View Full Version : I am a level 21

Az Fed
08-26-2002, 03:09 PM
Well I am in the soup. I am a level 21 for getting drunk one night and doing some very stupid. I wasnt even thinking. I just cant beleive how this all happend. I am hopeing for a downward departure but it is looking pretty grim at this point. My PSR is tommarow. I have a good attorney I think but what he is telling me to do just doesnt sound smart. I signed a plea agreement and in that agreement the prosecutor recomends the lowend of the sentencing guidelines. Which is 37 months. If my crime carries a mandatory prison sentence what does that mean? do I have to serve the entire sentence? is there a possibility of parole? Or any chance of probation? Do they ever do work furlogh programs?

I am trying to hold up but this thing is starting to get to me. I am petrified to go to prison.
I dont really kinow what questions to ask I am just kinda posting them as I think of them.

Thanks for a having a site like this.

Az Fed
08-26-2002, 03:41 PM
Will I go to a federal camp? I read somewhere that above a level 18 you go to max? i have no priors and I was released after my arrest OR. I plead guilty to manufacture of a destructive device. Sorry if my posts seem kinda short I am really scared and having a hard time concentrating. This is very stressful.:(

08-26-2002, 03:52 PM
It sure is a stressful time you are in right now.
Hang in here - There is so many there to help you - someone will soon come in and is able to answer some of your question.

Which state are you from?

Keep the spirit up!!!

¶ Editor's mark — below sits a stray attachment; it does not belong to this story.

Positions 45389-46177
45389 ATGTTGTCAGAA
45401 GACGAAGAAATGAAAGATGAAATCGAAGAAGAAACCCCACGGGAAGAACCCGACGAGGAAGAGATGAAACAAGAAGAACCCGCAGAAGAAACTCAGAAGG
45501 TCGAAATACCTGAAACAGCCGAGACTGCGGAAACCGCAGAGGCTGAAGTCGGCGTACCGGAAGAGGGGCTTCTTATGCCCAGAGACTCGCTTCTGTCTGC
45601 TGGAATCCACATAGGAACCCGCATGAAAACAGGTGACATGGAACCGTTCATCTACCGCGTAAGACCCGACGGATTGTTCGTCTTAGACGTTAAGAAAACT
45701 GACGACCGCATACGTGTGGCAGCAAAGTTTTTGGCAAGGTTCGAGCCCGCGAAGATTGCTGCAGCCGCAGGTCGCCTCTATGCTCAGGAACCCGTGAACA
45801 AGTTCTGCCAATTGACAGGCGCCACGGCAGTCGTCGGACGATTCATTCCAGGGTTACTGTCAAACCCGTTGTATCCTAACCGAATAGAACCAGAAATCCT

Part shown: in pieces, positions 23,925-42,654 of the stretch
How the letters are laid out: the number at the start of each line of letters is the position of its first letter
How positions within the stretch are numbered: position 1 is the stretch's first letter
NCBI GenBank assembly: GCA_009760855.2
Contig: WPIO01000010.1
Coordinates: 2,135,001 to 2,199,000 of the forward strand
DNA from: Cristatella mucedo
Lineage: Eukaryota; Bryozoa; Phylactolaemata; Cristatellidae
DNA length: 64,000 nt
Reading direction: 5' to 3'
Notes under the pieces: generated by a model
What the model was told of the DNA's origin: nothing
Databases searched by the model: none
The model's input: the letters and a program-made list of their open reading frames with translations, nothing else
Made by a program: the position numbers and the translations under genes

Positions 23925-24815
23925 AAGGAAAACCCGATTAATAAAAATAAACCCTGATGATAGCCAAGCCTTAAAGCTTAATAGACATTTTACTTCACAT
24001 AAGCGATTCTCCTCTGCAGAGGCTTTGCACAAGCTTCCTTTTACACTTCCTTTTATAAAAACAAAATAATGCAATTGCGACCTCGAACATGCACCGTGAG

Az Fed
08-26-2002, 04:00 PM
I'm in Arizona. Thanks so much for your support! I have turned all this over to God. Thats where all my faith and hope lie. I know that what ever happens will happen because God planned it. I pray and plead that I do not go in but that is something that is out of my hands now. Thanks again for your words.

08-26-2002, 04:03 PM
Are you on your own? Any family to support you? I sure hope you do!!!

Az Fed
08-26-2002, 04:35 PM
My family and friends are supporting me. I have been useing them for comfort throughout this whole mess. I feel very blessed to have them in my life. This thing has shown me with out a doubt just how much my friends and family care about me. Many of them are writing letters to be included in the Pre-Sentence Report. Many of them have brought tears to my eyes. I was evicted from my apartment because the arrest took place there. And my parents immediatly let me come home to live with them. They are helping me with loans and legal fees also.

08-26-2002, 05:38 PM
Az Fed,
I am sorry to hear about your situation.. I know how you are feeling since I have been there myself not to long ago.
I can probably give you a fairly accurate prediction of how much time you will spend on the inside, what level security, etc, if you can give me more details.

What exactly was your charge? Did you build a pipe bomb or something like that, and if so, did you detonate it, or just get caught with it?

What is your criminal history level? What prior charges do you have? Have you been on probation or anything before?

Once you give me these details, I will get back to you in this forum/thread and tell you what I can.

Hang in there bro,

Az Fed
08-26-2002, 05:48 PM
It was a can of carberator cleaner that had a flare taped to it. It was thrown under a car but never went off. It was never even intended to be under a car but thats where it ended up. I have never been in any kind of trouble before. I dont even have any speeding tickets. I never ever wanted to hurt anyone (and nno one was hurt) I just wanted to cause some mischief and thought it would just be like a fire cracker. Little did I know.